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No Shampoo Method

By Larraine Roulston:

If my memory serves me correctly, while she was performing “I’m Gonna Wash That Man Right Outa My Hair” 8 times a week in the musical stage production of South Pacific, Mary Martin purportedly began to suffer hair loss. As a result, shampoo had to be replaced by a similar looking substance.

Before the first formula shampoo was developed (around 1800), people washed their hair about once a shampoomonth on average. Years of marketing and hair commercials designed to sell a product have since convinced us to do otherwise.

Frequent shampoo use upsets our hair’s natural balance. The reality is that by over shampooing, we are washing away our natural conditioning. The body’s glands produce oil to replace what is lost though soaping and they may overcompensate, resulting in hair that looks and feels more greasy. Now requiring further shampooing, the vicious cycle repeats. Thankfully, a grassroots environmental movement began, promoting healthier hair. The results of the movement “No Shampoo” — or the “No Poo Method” — have been amazing. New recruits claim to have softer, healthier and more manageable hair.

When I first heard about the No Shampoo mixture, I was eager to give it a try. For me it was about purchasing fewer plastic bottles and reducing the amount of chemicals being absorbed into my pores (as well as being washed down the drain). The first challenge was to determine how long I could last before I needed to shampoo again. A week later, when I was ready to feel human, I began the alternative.

No shampoo hairThe method is simple. First, add a tablespoon of baking soda to a cup of water. Stir until the baking soda is dissolved. (For long hair, you should double the solution.) Wet your hair in the shower, and pour the mixture onto the roots and work it into your scalp, allowing it to spread gradually over the rest of your hair. It does feel rather odd not to have suds, but that doesn’t mean it isn’t working. Baking soda helps remove dead skin while not stripping away natural oils. When you are ready to rinse, you can use the same container with a cup of water from the shower and add a capful of apple cider vinegar. Include a little lemon juice if you wish. Mix and use as you did the baking soda. When you give your hair a good rinse, that distinctive apple cider vinegar aroma thankfully disappears.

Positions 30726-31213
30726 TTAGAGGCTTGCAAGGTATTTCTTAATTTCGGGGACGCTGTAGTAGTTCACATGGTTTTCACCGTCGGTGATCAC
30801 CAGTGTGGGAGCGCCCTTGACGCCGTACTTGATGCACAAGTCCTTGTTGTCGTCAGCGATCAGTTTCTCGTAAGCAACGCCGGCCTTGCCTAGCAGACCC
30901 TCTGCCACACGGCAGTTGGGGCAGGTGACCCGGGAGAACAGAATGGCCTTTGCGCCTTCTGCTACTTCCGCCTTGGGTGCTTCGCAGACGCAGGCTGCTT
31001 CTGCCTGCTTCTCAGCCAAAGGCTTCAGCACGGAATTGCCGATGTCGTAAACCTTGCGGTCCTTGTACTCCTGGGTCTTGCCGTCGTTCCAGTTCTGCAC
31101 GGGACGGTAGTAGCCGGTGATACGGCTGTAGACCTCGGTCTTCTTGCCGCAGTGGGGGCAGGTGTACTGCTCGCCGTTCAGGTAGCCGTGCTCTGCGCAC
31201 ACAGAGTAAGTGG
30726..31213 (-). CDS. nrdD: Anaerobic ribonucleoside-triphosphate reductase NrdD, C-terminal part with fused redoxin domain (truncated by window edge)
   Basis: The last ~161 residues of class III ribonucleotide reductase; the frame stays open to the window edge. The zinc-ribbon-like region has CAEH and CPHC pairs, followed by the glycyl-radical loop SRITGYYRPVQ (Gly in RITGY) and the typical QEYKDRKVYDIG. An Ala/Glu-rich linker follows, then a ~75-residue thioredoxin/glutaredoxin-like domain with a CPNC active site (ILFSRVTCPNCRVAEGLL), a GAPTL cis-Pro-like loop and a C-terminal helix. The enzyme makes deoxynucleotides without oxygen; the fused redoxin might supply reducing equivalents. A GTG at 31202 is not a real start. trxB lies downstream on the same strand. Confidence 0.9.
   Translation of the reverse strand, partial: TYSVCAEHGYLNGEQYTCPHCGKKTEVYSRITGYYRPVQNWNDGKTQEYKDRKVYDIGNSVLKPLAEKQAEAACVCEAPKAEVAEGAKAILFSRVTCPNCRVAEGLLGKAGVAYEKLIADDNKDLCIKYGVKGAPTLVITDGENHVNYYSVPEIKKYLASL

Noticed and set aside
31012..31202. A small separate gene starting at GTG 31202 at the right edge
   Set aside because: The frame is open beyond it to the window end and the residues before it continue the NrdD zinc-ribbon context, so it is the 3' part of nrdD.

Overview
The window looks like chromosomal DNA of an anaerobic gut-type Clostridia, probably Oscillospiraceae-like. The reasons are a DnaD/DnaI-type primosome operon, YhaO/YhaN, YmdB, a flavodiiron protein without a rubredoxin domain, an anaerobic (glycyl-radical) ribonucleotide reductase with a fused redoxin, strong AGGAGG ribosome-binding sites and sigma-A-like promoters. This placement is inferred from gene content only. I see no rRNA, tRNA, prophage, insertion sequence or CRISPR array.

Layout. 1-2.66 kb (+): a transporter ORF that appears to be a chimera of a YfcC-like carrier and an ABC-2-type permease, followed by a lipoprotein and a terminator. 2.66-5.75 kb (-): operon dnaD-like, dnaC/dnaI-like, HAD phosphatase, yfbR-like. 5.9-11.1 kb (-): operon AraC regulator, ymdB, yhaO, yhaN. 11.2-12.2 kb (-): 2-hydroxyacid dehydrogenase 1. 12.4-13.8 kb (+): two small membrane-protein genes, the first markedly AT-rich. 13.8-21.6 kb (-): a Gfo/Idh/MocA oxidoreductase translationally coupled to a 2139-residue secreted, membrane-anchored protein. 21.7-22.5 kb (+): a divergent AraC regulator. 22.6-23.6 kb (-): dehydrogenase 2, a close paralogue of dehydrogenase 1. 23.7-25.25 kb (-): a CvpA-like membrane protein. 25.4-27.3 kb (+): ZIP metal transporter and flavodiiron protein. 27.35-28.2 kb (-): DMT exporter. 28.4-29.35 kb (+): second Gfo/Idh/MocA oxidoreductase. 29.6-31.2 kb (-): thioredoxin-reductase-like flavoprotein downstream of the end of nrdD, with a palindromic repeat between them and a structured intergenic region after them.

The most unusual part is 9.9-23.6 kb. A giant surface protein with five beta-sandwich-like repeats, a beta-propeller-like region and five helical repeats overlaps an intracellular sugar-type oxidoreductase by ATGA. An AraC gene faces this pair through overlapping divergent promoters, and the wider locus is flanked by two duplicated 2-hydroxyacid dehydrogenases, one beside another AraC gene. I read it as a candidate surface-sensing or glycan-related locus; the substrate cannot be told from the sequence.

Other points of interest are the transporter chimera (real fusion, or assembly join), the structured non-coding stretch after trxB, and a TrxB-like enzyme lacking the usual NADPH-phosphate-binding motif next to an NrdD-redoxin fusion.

I was pleased with the initial outcome: my hair has become thicker with its natural curl. Everyone’s transitional period will vary. For some, it may take just a few days; with others, it may take much longer for their scalp to readjust its oil production.

In 2014 Lucy Aitken Read published her book Happy Hair: The Definitive Guide to Giving Up Shampoo. She demonstrated her flowing auburn hair that had not been subjected to commercial shampoo for the previous two years.

Some people may be skeptical; but after several weeks, while not lathering with shampoo and simply using shower water, your hair will still look presentable, which is very liberating while traveling. This method is considerably easier on your budget. There is less waste in manufacturing and energy used for recycling plastic bottles, as well as fewer emissions for shipping. In addition, chemicals are not washed into the sewer system to be treated at a wastewater plant. Without shampoo that tends to dry the scalp and that may be hazardous to health, a woman’s hair can become once again her natural crowning glory.

Larraine authors the children’s book series Pee Wee at Castle Compost,www.castlecompost.com

About Larraine Roulston

A mother of 4 with 6 wonderful grandchildren, Larraine has been active in the environmental movement since the early l970s. When the first blue boxes for recycling were launched in her region, she began writing a local weekly newspaper column to promote the 3Rs. Since that time, she has been a freelance writer for several publications, including BioCycle magazine. As a composting advocate, Larraine authors children's adventure stories that combine composting facts with literature. Currently she is working on the 6th book of her Pee Wee at Castle Compost series, which can be viewed at www.castlecompost.com. As well, Larraine and her husband Pete have built a straw bale home and live in Ontario.

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2 comments

  1. I’ll give it a try. I’m wondering about using it for shampooing a dog…has to be better than all those chemicals in dog’s shampoo. And that apple vinegar will keep away fruit flies!

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